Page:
SAN FRANCISCO — DJ LeMahieu is on the verge of winning the National League batting title, and he might get an extra boost from Rockies manager Walt Weiss. When Rockies first baseman Justin Morneau won the title in 2014, he sat out the penultimate game of the season and had just one pinch-hit at-bat in the final game. He finished with a .319 batting average, beating out Pittsburgh’s Josh Harrison, who hit .315. Asked what his game plan will be for LeMahieu, Weiss answered: “We’ll play it by ear. I’ve taken a lot of heat for something like this, with Morneau, and I’ll fall on the sword, for sure, for DJ. “When it comes down to sitting out an at-bat or two, whatever it looks like, I’m willing to do that to get him the batting title.” Related ArticlesSeptember 27, 2016 Nolan Arenado disappointed in Rockies’ season, proud of his historic production September 25, 2016 Rockies’ Tyler Anderson remains winless on road as Dodgers clinch NL West title with walkoff homer September 24, 2016 Clayton Kershaw pitches seven shutout innings as Dodgers roll Rockies September 25, 2016 Rockies react to “unspeakable tragedy,” death of Marlins pitcher Jose Fernandez Weiss explained his philosophy this way: “Winning a batting title doesn’t take one day, the last game of the season, it takes six months. I don’t know how it’s all going to play out. I’d love to see DJ win that batting title.” LeMahieu entered Tuesday night’s game against the Giants batting .350, just ahead of Washington’s Daniel Murphy, who’s batting .347.  While Murphy hasn’t played since Sept. 20 because of a strained buttocks), LeMahieu has continued to play every day. His 38-game on-base streak ended Friday. LeMahieu wants to be the batting king, but he doesn’t like the idea of concentrating on an individual award. “I don’t really enjoy that,” he said. “It’s not how I got here, it’s not how I played all year. And now that we are officially out of (the playoffs), it makes it harder. It’s more difficult to concentrate on winning. We don’t have that urgency we had a couple of weeks ago.” Weiss understands that mind-set, but he doesn’t see LeMahieu falling off in the final six games of the season. “It’s always tougher to play under those conditions,” Weiss said. “But I don’t worry about DJ. He’s as motivated as anybody I’ve managed on a day-to-day basis.” Footnotes. The Giants, still chasing a wild-card berth, announced that right-hander Johnny Cueto will start Thursday night’s game against the Rockies. Cueto, 17-5 with a 2.79 ERA, missed his start Sunday at San Diego because of a Grade 1 strain of his left groin Sept. 20 at Dodger Stadium. … The Rockies’ road woes have returned with a vengeance. Since July 31, they were 5-18 way from Coors Field, entering Tuesday’s game. Looking Ahead… Rockies RHP Tyler Chatwood (11-9, 4.08 ERA) at Giants RHP Jeff Samardzija (12-10, 3.83), 8:15 p.m. Wednesday; ROOT, 850 AM Samardzija, making $9 million this season and then $17 million annually from 2017-20, is picking a fine time to peak. With the Giants’ playoff aspirations still alive, the veteran right-hander is delivering. In a win over the Padres on Thursday, he struck out nine, walked none and surrendered only four hits over seven scoreless innings. He has pitched three quality starts in his last four outings. Colorado third baseman Nolan Arenado has hit Samardzija relatively hard, going 6-for-16 (.375) with a double and a triple. He’ll enter the game 7-1 with a 1.88 ERA in 12 road starts. Chatwood has fared well at AT&T Park, going 2-1 with a 2.77 ERA in five career starts. Thursday: Rockies RHP Jon Gray (10-9, 4.54 ERA) at Giants RHP Johnny Cueto, RHP, (17-5, 2.79) , 8:15 p.m., ROOT Friday: Brewers RHP Brent Suter (2-1, 2.16) at Rockies RHP Chad Bettis (13-8, 4.92), 6:10 p.m., ROOT Saturday: Brewers RHP Wily Peralta (7-11, 5.10) at Rockies LHP Tyler Anderson (5-6, 3.54), 6:10 p.m., ROOT   [...]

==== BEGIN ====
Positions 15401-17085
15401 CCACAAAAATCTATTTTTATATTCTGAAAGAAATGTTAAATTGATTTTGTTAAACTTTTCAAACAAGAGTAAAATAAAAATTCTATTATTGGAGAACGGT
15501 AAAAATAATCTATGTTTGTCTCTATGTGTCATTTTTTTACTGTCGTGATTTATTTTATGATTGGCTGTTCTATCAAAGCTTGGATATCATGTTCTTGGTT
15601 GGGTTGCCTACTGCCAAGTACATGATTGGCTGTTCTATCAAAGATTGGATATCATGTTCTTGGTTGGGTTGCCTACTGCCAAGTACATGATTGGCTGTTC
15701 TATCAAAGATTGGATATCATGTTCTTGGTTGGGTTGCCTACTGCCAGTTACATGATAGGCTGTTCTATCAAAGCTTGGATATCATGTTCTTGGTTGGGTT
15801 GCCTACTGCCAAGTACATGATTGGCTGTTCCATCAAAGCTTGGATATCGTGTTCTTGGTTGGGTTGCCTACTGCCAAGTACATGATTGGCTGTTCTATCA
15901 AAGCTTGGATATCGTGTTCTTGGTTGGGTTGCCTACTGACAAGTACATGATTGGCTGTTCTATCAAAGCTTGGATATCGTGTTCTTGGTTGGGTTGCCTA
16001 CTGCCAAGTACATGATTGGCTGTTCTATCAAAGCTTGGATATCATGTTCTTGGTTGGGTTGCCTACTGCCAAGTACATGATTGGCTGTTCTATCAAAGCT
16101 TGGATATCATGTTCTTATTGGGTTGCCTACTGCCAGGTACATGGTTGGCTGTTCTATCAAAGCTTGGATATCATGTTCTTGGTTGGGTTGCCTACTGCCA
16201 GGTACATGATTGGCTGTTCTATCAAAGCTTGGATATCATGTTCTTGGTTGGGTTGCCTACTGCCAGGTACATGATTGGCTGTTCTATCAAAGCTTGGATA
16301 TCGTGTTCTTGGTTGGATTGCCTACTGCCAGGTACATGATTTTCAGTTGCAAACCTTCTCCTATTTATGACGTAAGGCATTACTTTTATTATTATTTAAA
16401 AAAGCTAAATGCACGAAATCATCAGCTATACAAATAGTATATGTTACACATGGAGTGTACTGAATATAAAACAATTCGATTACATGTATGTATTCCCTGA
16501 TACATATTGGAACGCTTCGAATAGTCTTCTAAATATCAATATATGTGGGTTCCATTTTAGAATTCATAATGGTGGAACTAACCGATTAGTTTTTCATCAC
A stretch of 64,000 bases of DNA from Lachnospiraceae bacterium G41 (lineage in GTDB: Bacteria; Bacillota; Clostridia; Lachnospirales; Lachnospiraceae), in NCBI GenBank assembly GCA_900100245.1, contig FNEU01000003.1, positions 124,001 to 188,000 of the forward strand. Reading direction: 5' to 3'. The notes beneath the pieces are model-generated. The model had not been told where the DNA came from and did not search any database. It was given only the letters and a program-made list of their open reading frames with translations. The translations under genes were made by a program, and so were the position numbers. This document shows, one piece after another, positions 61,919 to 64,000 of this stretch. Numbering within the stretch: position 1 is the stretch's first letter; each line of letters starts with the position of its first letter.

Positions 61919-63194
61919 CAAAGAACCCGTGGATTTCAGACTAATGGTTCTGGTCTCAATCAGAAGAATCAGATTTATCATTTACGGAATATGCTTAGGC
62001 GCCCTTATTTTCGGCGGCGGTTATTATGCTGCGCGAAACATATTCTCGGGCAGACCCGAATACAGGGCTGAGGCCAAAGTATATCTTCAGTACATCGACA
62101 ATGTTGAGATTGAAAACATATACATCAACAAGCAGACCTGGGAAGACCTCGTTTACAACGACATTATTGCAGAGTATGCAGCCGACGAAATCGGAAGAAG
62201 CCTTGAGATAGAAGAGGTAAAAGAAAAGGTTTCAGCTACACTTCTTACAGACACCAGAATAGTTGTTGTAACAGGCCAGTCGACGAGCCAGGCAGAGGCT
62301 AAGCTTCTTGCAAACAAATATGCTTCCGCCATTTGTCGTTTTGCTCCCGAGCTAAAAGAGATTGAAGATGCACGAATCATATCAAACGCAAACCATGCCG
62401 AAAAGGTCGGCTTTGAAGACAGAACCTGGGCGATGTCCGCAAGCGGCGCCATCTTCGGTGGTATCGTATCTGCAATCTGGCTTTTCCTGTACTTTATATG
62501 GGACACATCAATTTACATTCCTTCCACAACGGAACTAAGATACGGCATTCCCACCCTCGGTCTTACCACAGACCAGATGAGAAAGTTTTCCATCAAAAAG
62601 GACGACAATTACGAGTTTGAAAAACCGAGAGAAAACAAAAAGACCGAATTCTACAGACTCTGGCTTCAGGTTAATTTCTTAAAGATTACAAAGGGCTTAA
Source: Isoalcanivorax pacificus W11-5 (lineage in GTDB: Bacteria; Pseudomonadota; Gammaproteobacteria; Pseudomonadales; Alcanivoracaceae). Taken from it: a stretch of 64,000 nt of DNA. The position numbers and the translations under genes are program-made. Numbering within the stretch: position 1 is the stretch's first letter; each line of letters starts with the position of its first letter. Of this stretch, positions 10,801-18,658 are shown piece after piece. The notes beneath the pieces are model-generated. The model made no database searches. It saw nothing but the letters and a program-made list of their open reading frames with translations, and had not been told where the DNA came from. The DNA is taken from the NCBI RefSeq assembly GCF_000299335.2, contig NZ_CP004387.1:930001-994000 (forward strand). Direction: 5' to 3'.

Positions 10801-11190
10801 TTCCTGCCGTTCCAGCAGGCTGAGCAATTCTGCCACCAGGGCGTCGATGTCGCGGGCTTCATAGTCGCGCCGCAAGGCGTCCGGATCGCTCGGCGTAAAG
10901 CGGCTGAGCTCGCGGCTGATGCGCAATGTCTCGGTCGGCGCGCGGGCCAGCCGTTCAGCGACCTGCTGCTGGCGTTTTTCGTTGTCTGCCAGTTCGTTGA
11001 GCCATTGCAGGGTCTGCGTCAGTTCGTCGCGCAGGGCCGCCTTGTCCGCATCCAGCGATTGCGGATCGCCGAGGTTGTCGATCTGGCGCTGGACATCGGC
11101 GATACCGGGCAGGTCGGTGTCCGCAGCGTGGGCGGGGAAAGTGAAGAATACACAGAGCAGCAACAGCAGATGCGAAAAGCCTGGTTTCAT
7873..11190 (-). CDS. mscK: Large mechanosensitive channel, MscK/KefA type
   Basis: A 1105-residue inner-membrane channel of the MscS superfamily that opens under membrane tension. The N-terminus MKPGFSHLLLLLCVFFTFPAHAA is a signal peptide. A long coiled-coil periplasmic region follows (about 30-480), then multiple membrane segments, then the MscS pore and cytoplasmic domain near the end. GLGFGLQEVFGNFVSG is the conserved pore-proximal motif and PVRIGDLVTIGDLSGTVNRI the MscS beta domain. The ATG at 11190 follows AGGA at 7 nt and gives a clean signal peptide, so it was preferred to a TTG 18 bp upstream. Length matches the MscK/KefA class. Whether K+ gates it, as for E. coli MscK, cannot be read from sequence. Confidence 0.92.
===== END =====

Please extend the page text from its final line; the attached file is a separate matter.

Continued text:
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Rockies continue ugly slide toward finish with 12-3 loss to Giants